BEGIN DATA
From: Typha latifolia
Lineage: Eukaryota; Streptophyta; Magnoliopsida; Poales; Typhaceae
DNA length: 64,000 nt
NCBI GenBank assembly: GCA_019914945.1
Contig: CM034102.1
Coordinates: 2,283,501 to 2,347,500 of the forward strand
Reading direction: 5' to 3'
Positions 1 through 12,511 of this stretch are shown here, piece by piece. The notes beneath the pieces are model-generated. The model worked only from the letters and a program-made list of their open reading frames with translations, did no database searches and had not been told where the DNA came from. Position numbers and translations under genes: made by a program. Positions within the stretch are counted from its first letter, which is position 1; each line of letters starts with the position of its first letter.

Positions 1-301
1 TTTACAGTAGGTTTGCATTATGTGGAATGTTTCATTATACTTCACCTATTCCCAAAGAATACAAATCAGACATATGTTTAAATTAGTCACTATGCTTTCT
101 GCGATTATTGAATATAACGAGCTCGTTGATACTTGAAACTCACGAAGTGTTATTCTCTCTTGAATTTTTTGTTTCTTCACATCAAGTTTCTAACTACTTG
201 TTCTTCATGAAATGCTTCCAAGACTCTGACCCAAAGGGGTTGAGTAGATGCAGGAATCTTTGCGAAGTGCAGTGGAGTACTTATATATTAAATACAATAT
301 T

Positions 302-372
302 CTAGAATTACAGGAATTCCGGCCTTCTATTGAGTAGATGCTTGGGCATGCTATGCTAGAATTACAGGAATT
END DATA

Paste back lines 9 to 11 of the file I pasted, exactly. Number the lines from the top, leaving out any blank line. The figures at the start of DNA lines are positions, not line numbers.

Positions 1-301
1 TTTACAGTAGGTTTGCATTATGTGGAATGTTTCATTATACTTCACCTATTCCCAAAGAATACAAATCAGACATATGTTTAAATTAGTCACTATGCTTTCT
101 GCGATTATTGAATATAACGAGCTCGTTGATACTTGAAACTCACGAAGTGTTATTCTCTCTTGAATTTTTTGTTTCTTCACATCAAGTTTCTAACTACTTG